Kailua Business Ban

July 27th, 2012

Yesterday I was at Sea Life Park filming segments for the next Career Changers TV episode that will begin running in August. They had a "soft" opening of the new Hawaii Shark Tank exhibit, which isn't completely finished yet, and have been making other improvements that locals will appreciate -- including special deals like the $12 entry price with a Foodland Makai Card (or get four tickest for just $40).

Sea Life Park's marketing manager, Claudette Springer, told me business is booming this summer. Attendance is averaging around 700 people a day, and individual spending is up -- probably because many visitors are adding on things like the dolphin, seal and shark encounters, in which you get to have an up close and personal experience with these magnificent sea creatures. They generate additional revenue from hosting weddings and parties on the grounds. That makes perfect sense when you consider the beautiful surroundings and location.

Naturally, a lot of visitors continue their sightseeing tour by heading into Waimanalo or Kailua, where many of the Sea Life Park employees also live. Who wouldn't want to work close to home if you have that option? And yet, that is precisely the double-edged sword tourism represents. Sea Life Park isn't in a residential area, so it's an ideal fit for the Windward side. But there are many other kama'aina who would love to work in Kailua, instead of having to commute to Downtown or Waikiki every day. However, since many Windward working folks do have to make the daily trek over the Pali, the reality is most of the shops and restaurants here depend on tourists for business during week days.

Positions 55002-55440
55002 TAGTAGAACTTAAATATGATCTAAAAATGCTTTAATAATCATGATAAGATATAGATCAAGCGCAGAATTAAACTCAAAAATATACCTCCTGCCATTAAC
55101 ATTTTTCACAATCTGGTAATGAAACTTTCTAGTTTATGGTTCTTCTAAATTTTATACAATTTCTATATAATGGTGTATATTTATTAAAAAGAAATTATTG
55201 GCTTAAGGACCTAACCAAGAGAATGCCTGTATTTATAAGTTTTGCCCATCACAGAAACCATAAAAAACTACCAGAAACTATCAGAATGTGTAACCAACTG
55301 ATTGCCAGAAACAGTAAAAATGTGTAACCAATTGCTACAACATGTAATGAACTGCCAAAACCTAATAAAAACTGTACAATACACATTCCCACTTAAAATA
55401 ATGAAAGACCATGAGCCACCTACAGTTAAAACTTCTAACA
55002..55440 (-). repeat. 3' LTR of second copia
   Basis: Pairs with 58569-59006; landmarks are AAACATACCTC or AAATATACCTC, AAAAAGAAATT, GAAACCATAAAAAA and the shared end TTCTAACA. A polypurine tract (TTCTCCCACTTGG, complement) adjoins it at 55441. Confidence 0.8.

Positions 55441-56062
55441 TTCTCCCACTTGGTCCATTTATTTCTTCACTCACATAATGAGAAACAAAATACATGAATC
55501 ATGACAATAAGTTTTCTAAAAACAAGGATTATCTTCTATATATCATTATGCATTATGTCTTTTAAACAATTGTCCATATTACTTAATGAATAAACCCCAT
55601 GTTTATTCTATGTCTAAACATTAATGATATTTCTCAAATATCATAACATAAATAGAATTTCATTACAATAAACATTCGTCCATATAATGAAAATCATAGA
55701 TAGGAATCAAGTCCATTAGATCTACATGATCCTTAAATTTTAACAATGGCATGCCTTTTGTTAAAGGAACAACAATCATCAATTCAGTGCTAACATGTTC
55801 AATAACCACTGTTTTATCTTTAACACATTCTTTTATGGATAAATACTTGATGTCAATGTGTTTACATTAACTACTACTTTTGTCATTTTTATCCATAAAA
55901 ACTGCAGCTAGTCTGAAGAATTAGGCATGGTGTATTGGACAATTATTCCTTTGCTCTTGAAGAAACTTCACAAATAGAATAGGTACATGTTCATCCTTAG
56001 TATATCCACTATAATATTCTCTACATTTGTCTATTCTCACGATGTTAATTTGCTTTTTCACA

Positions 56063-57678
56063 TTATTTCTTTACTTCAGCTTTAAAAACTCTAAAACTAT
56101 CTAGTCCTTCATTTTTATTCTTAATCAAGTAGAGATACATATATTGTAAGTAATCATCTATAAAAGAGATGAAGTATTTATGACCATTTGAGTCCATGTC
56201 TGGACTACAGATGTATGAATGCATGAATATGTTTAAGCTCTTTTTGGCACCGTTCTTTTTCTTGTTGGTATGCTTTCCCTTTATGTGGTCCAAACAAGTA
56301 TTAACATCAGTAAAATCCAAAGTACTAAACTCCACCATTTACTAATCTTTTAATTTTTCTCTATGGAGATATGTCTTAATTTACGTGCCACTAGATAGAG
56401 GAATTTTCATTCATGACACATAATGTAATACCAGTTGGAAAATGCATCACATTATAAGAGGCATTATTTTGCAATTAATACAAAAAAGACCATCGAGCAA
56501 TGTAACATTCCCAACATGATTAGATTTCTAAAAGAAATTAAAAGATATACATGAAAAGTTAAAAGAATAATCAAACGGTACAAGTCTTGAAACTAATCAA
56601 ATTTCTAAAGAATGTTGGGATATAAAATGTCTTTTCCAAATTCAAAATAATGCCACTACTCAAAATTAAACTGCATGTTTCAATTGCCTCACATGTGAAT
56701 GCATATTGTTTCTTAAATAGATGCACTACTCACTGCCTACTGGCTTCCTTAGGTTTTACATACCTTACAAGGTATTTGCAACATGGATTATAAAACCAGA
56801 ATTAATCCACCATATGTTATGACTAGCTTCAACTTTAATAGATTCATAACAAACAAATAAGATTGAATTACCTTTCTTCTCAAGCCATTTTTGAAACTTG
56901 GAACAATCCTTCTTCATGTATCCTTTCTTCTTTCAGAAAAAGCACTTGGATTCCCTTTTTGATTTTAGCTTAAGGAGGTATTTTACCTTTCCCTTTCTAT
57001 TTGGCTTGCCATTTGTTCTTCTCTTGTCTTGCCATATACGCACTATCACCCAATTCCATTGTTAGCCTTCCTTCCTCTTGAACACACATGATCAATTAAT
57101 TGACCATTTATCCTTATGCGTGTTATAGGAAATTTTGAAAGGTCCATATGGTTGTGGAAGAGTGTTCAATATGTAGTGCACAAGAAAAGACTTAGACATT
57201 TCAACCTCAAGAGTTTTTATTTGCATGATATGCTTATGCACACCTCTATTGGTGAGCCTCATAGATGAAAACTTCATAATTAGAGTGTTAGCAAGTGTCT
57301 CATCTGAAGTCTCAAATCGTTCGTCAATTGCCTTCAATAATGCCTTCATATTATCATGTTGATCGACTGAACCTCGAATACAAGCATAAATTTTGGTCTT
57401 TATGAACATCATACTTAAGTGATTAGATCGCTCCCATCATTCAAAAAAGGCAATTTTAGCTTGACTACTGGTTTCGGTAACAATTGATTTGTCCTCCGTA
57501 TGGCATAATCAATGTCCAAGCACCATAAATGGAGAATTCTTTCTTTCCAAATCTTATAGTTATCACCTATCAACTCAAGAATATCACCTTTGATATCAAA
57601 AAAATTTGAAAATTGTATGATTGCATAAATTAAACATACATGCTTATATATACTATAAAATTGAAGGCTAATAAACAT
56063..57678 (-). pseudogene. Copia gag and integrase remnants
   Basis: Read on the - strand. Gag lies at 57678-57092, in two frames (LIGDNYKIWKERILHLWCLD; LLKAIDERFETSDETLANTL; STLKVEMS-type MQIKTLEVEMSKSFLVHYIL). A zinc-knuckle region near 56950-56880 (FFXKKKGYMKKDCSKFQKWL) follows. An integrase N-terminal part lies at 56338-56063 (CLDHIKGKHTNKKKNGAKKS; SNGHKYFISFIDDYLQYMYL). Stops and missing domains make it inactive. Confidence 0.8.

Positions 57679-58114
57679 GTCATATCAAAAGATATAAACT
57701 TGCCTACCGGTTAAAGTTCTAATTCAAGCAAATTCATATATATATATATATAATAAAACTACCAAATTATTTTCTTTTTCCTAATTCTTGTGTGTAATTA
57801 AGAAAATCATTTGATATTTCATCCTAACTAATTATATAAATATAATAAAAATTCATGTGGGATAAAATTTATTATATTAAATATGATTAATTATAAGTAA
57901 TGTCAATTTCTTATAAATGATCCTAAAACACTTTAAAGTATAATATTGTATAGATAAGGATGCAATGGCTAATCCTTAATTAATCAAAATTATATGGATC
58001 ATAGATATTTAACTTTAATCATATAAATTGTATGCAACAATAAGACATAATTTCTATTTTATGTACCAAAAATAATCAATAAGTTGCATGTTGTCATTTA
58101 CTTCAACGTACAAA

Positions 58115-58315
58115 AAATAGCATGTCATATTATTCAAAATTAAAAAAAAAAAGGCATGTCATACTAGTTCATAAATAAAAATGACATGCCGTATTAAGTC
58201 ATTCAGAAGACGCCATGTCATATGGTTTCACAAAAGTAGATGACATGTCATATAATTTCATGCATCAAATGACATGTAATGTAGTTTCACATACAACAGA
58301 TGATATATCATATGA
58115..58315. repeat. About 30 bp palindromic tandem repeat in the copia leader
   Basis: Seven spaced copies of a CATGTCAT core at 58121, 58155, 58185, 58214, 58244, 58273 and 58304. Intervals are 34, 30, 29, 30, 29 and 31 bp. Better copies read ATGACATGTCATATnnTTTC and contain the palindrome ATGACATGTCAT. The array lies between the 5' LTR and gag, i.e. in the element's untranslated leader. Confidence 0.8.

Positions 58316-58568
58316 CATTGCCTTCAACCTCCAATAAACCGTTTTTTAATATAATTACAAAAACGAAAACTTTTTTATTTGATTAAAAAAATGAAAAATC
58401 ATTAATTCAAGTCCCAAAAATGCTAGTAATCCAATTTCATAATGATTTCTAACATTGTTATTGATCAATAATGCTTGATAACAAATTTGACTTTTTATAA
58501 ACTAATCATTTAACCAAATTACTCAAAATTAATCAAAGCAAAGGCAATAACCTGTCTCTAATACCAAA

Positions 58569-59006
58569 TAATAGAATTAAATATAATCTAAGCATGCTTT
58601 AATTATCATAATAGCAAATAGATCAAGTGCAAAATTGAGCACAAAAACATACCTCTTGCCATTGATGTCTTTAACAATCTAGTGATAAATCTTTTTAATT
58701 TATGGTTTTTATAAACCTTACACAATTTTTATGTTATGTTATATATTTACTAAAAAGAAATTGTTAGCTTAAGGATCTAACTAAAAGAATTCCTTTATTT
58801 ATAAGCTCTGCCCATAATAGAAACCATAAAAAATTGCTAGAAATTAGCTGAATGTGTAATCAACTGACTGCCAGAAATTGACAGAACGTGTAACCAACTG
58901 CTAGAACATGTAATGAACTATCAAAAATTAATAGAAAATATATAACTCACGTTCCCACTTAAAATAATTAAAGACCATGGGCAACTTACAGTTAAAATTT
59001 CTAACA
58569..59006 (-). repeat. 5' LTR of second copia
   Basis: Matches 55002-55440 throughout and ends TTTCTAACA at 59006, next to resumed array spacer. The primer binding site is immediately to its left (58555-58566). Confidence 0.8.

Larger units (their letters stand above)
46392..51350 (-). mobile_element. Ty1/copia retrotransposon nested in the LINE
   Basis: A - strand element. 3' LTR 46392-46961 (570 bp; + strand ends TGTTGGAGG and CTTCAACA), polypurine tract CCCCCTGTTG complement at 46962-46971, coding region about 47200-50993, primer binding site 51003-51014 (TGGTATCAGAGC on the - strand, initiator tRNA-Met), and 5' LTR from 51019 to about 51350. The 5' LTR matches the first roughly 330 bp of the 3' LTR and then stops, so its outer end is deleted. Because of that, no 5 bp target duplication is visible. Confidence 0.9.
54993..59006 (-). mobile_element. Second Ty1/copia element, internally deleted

So I have mixed feelings about the proposed ban that would prohibit all commercial activity on or near the beaches. As someone who has fought for public beach access, I'm the first to say something needs to be done to regulate and control the proliferation of stuff like kayak rentals. On the other hand, when friends and family from the Mainland come to visit, I also have taken them to Twogood Kayaks to rent a couple of tandems for a day. Bob Twogood has been a supporter of public beach access, and he's a friend of mine. About two, three years ago though, it started to become obvious that maybe there was too much of a good thing going on, between the various kayak/windsurfing rental businesses and guys walking around the parking lot hawking cheaper rental rates to anyone within earshot. Bob himself will tell you he agrees there needs to be limits placed on commercial activities.

The problem is a total ban may do more harm than good in the long run, and doesn't address the root cause of the biggest problem -- overcrowding. Somehow, lost in all the finger-pointing at the ocean activities businesses, is why that beach area is so packed. Take a walk toward the north end, and there is about two miles of nearly empty beach. The reason is limited public beach access, due to all the gates and "NO TRESPASSING" signs put up on both public and private roads along Kalaheo Avenue. Instead of walking to the beach nowadays, most Kailua residents get in a car and drive to the only two beach areas with public parking lots.

It's a shame that State and county government officials haven't done more to take a long view of community planning, including things like regulation of all shoreline activities and creating more public beach park areas. Think about it: what is our most important resource? It's our beaches and ocean that attract visitors, who help fuel our economy, whether it's Sea Life Park, hotels in Waikiki, or a mom and pop store in Kailua. Yet there is no single governmental agency that has the authority or foresight to come up with comprehensive shoreline management plans to ensure we don't kill the goose that lays the golden egg.